What do you believe? Full results from the Sunday Star-Times beliefs survey

Last updated 19:57 29/08/2008
By global standards, Kiwis are a rather sceptical bunch.

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The Sunday Star-Times beliefs survey

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LET ME guess. Your favourite number is 7, or at least it's one you rather like. And you read horoscopes from time to time, even though you don't really believe in them.

You knock on wood for luck when there are other people around, even though you know deep down it won't make any difference.

You're pretty confident that scientists are right when they say that the universe started with a big bang, that we evolved from simpler lifeforms and that global warming is probably caused by humans. Still, you suspect there could well be a God, that some people have the ability to predict the future, and that even after we die some part of us, a "soul" perhaps, persists.

So was that anywhere near accurate?

No? Then perhaps you're male, in which case ignore those bits about God, fortune-telling and the soul. Instead, you have a strong suspicion that there is life on other planets. Getting any closer?

This amateur mindreading trick comes to you courtesy of the Sunday Star-Times Believe It or Not survey an online questionnaire that drew responses from more than 5986 readers (although only 5690 entries were usable), and which reveals clearly which beliefs New Zealanders hold dearest.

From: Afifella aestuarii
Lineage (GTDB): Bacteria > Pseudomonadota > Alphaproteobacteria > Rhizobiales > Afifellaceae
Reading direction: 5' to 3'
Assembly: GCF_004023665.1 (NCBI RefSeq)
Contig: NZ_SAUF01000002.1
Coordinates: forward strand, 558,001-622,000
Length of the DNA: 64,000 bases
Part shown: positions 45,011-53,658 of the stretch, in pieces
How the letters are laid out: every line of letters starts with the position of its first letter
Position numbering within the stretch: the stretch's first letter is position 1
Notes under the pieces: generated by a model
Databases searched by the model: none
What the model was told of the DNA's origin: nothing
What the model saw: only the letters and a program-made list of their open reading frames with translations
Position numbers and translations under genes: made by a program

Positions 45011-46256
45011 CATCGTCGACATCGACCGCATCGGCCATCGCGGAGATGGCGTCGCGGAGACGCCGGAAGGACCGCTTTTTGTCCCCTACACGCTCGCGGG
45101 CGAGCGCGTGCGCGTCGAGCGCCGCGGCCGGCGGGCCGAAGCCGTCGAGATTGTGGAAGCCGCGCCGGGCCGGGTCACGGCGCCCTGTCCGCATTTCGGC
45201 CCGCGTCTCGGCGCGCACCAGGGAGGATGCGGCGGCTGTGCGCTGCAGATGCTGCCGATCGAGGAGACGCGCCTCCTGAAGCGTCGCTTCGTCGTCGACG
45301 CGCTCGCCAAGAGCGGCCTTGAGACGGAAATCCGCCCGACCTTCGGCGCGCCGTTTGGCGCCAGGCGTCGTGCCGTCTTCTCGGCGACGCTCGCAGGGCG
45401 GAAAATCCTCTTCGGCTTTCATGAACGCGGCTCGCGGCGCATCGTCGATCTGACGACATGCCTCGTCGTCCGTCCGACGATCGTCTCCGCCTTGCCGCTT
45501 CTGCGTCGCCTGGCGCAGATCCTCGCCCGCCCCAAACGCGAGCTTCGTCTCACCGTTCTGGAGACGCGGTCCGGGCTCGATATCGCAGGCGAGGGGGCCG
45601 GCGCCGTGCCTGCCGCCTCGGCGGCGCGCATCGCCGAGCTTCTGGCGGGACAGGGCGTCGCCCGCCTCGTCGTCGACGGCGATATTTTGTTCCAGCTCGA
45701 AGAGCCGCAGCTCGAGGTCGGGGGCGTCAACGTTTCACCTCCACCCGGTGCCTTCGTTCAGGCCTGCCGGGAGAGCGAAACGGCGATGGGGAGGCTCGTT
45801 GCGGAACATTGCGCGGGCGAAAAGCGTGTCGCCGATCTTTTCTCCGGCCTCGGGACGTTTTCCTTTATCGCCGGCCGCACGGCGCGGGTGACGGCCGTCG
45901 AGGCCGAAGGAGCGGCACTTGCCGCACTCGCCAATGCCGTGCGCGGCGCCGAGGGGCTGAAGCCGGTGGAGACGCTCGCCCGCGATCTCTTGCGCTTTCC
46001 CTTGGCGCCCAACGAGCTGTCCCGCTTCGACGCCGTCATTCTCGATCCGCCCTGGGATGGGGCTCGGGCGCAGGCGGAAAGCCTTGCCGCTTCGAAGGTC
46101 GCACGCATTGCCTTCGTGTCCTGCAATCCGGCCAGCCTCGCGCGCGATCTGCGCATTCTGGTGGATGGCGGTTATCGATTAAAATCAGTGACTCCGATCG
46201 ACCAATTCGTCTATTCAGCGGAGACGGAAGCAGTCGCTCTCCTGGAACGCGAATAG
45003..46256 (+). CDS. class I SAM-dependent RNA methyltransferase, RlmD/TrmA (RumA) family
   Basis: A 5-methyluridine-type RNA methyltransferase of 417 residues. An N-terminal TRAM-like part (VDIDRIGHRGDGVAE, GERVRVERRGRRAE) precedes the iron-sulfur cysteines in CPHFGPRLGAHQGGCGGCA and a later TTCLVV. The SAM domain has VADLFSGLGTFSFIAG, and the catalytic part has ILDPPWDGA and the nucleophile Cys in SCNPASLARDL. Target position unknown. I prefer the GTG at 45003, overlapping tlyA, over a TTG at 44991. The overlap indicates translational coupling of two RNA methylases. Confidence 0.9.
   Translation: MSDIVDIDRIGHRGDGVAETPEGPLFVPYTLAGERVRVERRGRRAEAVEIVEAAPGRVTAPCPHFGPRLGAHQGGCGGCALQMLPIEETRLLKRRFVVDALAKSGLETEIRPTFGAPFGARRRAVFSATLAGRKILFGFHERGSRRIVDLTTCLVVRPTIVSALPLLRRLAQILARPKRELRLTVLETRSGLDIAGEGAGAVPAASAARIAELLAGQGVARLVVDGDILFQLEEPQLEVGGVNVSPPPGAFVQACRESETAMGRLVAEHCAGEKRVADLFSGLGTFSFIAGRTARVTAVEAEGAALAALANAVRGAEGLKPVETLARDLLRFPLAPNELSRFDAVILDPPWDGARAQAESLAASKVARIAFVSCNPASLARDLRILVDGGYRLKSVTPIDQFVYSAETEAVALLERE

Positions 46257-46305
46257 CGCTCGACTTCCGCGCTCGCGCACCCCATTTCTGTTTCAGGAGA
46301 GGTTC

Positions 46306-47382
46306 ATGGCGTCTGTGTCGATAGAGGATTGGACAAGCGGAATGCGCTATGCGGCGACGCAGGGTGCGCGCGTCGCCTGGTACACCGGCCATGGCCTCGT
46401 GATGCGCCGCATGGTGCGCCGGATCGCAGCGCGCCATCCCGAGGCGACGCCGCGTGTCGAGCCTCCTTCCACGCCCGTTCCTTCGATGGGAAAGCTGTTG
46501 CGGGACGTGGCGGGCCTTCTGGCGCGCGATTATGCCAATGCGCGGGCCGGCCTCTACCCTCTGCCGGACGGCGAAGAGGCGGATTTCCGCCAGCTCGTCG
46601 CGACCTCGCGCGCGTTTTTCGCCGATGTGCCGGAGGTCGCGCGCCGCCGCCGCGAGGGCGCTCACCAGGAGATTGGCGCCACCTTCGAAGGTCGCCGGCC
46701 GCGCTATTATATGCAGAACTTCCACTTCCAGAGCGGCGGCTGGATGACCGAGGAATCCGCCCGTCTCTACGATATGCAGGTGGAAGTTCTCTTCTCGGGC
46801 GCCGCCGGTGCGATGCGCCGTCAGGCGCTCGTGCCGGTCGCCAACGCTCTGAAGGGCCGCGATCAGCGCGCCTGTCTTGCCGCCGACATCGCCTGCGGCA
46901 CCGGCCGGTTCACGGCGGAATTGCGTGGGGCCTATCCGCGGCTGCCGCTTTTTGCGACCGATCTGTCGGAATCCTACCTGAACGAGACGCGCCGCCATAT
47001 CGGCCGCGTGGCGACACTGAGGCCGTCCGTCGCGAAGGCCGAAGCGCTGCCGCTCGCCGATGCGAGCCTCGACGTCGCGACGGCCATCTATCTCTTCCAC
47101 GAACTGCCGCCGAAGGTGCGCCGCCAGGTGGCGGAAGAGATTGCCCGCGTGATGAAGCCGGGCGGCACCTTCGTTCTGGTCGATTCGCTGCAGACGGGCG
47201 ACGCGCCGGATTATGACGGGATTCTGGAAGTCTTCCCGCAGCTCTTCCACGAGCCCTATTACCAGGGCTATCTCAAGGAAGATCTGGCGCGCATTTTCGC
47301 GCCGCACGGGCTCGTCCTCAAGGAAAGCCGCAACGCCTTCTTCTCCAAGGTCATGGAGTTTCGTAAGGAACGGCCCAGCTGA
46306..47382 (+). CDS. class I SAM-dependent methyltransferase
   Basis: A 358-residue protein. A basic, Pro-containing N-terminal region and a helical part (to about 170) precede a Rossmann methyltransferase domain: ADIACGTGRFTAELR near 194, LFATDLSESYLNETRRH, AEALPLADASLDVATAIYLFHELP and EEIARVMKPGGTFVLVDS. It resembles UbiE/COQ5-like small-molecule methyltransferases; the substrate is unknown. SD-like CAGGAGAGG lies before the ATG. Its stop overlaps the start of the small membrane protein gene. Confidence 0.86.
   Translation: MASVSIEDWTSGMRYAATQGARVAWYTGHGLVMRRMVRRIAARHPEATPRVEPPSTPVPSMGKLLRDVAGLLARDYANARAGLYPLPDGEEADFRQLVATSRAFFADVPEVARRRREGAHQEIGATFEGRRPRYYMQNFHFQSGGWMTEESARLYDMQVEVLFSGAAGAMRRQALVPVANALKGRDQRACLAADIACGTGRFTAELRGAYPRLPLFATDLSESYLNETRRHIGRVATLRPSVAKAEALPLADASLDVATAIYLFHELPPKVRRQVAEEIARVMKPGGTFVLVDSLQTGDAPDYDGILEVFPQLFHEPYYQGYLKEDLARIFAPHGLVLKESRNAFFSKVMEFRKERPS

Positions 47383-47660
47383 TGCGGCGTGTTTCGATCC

From religion to the paranormal to Lotto numbers to superstitions, and all the way to implausible urban myths and absurd conspiracy theories, you ticked the boxes and revealed that, while by global standards, Kiwis are a rather sceptical bunch, there's always at least one taker, even for the weirdest of ideas such as the theory that rock`n'roll king Elvis Presley, far from dying of heart failure in his home in 1977 at the age of 42, in fact faked his own death. Some 180 people (a full 3.3% of respondents) said they thought the theory likely, and another 12.5% of you weren't sure.

Naturally, more mainstream ideas about religion, the paranormal and superstition had many more adherents: 40% of respondents believed in God and another 10% weren't sure; 38% either believed or were neutral about reincarnation; 33% reckoned there were actual cases of witchcraft.

Even more fascinating than what we believe is who believes.

Marc Wilson, the Victoria University psychology lecturer who developed the survey, predicted early on that women would believe in more stuff than men, a finding common to surveys conducted here and aboard.

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Sure enough, women had much higher levels of belief in both religious and paranormal phenomena, in conspiracy theories and urban myths and in adherence to superstitious behaviour. Almost 58% (but only 30% of men) believed it was possible to predict the future; 47% of women believe it was possible to communicate with the dead, but only 18% of men do.

Theories abound to explain this sex difference. Perhaps women are simply more open-minded and thus less likely to pooh-pooh unusual or unprovable beliefs. Maybe men are socialised to be more "rational" and "scientific" while women are socialised to be more emotional and subjective. Economists, psychologists and neurobiology experts have other pet theories, but the reason remains something of a mystery, says Wilson.

Marlene Marshall, who writes as a clairvoyant for New Idea magazine, agrees women are more open to the paranormal: 90% of callers to her 0900 psychic phone line are female. "They are, dare I say it, more feeling souls," says Marshall. "Females are more in tune with their bodies and their feelings."

There is an exception, though: men generally have greater enthusiasm for the possible existence of life on other planets, and the survey matched this: 72% of men were alien believers and 60% of women.

- Sunday Star Times

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